Safe Installation of a Generator
Standby electric generators can provide you an extra sense of security in view of Connecticut's unpredictable weather and the occasional resulting power outage. We understand that a generator can be a convenient source of power around your home or business. We only ask, for your sake and power company employees, that generators be properly installed and used safely. Even small, portable electric generators - if they’re used improperly - can threaten you safety and the safety of power company linemen working on the electrical system.
To protect yourself and your family, read and follow the safety instructions contained in every generator operations manual. Before purchasing a generator, please consider how you’ll be using it. That will help you ensure that you’re buying a generator that is correctly sized for the application you have in mind. Next, you’ll need to know how it should be installed, and where to safely operate it. Finally, you’ll want to read the summary of safety tips presented here to ensure the generator is correctly installed and used properly.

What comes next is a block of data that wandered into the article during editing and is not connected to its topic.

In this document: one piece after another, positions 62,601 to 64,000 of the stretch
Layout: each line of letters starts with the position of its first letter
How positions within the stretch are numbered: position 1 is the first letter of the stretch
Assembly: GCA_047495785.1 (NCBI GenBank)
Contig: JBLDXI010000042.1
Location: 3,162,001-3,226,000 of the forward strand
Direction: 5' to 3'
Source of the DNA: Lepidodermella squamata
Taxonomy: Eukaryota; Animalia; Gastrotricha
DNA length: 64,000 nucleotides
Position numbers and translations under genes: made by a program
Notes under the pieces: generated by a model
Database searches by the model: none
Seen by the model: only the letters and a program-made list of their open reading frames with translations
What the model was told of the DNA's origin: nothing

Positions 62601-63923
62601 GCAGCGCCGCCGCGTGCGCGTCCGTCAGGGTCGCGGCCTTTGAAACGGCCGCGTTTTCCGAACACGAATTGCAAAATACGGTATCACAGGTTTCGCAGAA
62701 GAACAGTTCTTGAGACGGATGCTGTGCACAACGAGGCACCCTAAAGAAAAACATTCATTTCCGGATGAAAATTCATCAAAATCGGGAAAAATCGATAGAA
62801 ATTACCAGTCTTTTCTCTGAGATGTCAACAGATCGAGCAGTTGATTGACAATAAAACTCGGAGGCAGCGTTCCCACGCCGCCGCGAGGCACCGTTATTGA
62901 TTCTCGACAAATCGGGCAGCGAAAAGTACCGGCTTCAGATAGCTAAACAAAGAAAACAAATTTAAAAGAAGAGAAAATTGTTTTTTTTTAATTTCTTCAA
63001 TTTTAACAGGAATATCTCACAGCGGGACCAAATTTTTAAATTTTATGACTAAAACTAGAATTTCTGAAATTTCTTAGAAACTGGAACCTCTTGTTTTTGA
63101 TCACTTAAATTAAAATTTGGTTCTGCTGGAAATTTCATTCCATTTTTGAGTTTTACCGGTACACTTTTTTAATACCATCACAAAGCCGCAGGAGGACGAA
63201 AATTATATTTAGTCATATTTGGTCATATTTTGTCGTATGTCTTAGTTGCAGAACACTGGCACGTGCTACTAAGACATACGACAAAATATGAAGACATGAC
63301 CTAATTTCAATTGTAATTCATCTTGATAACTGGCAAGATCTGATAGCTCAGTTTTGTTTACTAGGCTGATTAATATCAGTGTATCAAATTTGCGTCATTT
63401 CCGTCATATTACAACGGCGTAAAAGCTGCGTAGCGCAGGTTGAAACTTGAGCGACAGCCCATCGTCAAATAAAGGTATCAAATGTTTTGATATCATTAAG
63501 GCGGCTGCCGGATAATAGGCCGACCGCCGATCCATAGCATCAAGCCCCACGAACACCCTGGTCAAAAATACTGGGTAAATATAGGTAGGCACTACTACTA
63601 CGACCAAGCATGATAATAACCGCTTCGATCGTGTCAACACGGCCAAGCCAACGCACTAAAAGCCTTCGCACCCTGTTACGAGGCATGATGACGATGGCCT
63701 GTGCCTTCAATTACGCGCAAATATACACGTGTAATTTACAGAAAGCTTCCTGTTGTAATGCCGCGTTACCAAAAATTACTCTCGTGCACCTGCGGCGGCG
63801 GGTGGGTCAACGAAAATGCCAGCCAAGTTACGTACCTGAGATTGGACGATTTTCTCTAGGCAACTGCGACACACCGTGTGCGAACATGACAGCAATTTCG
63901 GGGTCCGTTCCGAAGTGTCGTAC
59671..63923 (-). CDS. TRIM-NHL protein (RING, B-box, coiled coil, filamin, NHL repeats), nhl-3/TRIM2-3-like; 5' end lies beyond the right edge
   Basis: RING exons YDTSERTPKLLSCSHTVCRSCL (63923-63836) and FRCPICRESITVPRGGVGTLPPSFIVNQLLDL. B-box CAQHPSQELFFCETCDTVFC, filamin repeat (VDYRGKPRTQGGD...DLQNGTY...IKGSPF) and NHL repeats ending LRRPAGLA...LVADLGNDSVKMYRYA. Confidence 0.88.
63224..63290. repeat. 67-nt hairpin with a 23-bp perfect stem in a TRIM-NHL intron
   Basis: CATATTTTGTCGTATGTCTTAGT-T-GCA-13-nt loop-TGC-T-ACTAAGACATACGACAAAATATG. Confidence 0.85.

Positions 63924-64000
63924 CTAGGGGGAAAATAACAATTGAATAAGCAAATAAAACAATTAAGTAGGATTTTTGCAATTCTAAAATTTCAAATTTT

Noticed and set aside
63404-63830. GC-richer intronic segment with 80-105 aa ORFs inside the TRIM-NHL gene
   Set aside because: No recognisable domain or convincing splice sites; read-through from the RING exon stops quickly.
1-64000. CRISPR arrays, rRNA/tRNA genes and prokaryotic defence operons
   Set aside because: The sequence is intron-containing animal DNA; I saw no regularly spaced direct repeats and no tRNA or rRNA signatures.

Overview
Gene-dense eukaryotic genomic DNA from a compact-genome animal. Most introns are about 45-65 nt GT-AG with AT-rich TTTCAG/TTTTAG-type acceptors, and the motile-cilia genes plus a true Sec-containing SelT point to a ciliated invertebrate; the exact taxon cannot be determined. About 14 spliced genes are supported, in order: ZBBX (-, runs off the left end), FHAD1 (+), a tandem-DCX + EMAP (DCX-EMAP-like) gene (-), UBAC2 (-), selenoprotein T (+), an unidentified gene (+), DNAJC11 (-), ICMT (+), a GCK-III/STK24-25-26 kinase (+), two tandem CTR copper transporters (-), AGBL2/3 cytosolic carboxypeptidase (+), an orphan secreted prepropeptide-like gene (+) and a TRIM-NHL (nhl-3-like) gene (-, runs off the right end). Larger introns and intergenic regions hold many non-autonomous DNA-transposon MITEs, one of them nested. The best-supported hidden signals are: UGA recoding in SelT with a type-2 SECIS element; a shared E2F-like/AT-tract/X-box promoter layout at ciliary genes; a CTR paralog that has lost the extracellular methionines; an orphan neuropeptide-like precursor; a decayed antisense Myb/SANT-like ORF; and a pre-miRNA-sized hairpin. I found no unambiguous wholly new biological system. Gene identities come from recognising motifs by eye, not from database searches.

Dangers of Carbon Monoxide
When using a generator, be sure to locate it outside so poisonous carbon monoxide gas is exhausted and at least 10 feet from the home. Never operate a generator in an enclosed building, especially in a building attached to a dwelling. Make certain, too, that the generator has enough air to breath and that it’s exhaust is vented properly. Fumes from burnt fuel can be deadly. Always insure proper ventilation, and air flow around the generator.
Generators & Water Don’t Mix
Do not use a portable generator in a flooded basement. That could be a dangerous combination. In addition, make sure your hands are dry, that you’re standing in a dry place, and the generator is properly grounded whenever you operate your generator.